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Colts player cites ‘error in judgment’ amid gambling investigation

INDIANAPOLIS (WISH) — Several media reports on Monday, citing unnamed sources, named Isaiah Rodgers Sr. as the Colts player being investigated for gambling.

Rodgers in a social media post on Monday night issued a statement:

“Addressing the current reports, I want to take full responsibility for my actions. I know I have made mistakes and I am willing to do whatever it takes to repair the situation. The last thing I ever wanted to do was to be a distraction to the Colts organization, my coaches, and my teammates. I’ve let people down that I care about. I made an error in judgment and I am going to work hard to make sure that those mistakes are rectified through this process. It’s an honor to play in the NFL and I have never taken that lightly. I am very sorry for all of this.”

The online publication Sports Handle first reported the news Monday afternoon but did not name Rodgers. The publication gave anonymity to a source that said at least some of the unnamed player’s bets were placed on the Colts in 2022 and 2023. The source described the player as not being a superstar, but that ardent NFL fans would likely recognize the name.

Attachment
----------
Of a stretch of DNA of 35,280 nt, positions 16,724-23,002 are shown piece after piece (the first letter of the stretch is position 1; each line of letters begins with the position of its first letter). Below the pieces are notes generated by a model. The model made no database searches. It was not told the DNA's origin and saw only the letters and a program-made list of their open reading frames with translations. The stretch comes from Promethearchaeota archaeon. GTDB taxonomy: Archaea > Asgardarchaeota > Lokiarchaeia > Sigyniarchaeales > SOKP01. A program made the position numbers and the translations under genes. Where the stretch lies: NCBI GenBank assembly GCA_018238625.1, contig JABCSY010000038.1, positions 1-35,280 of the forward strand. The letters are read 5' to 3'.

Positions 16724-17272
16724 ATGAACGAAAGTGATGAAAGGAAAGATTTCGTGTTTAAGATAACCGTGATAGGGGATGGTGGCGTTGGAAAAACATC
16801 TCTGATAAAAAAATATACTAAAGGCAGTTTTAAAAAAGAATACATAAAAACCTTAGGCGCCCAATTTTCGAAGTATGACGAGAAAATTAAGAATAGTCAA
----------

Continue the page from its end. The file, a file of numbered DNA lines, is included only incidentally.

Rodgers is a cornerback who has also been in kickoff plays.

The Colts told News 8 Sports’ Andrew Chernoff that they are “aware of” the report and will have “no further comment.”

NFL players and personnel are not allowed to engage in gambling in NFL facilities, disclose any nonpublic NFL information, enter a sportsbook during the NFL season, or maintain any social, business or personal relationships with sports gamblers.

Indiana Gaming Commission spokesperson, Jennifer Reske, sent a statement to News 8 on Monday afternoon: “We have received information pertaining to this matter and we are following developments. The IGC is not the lead agency on this matter, as it involves alleged violations of a league policy at this point. We will, however, continue to review information as it emerges to determine what, if any, regulatory actions are necessary.”

The Associated Press contributed to this report.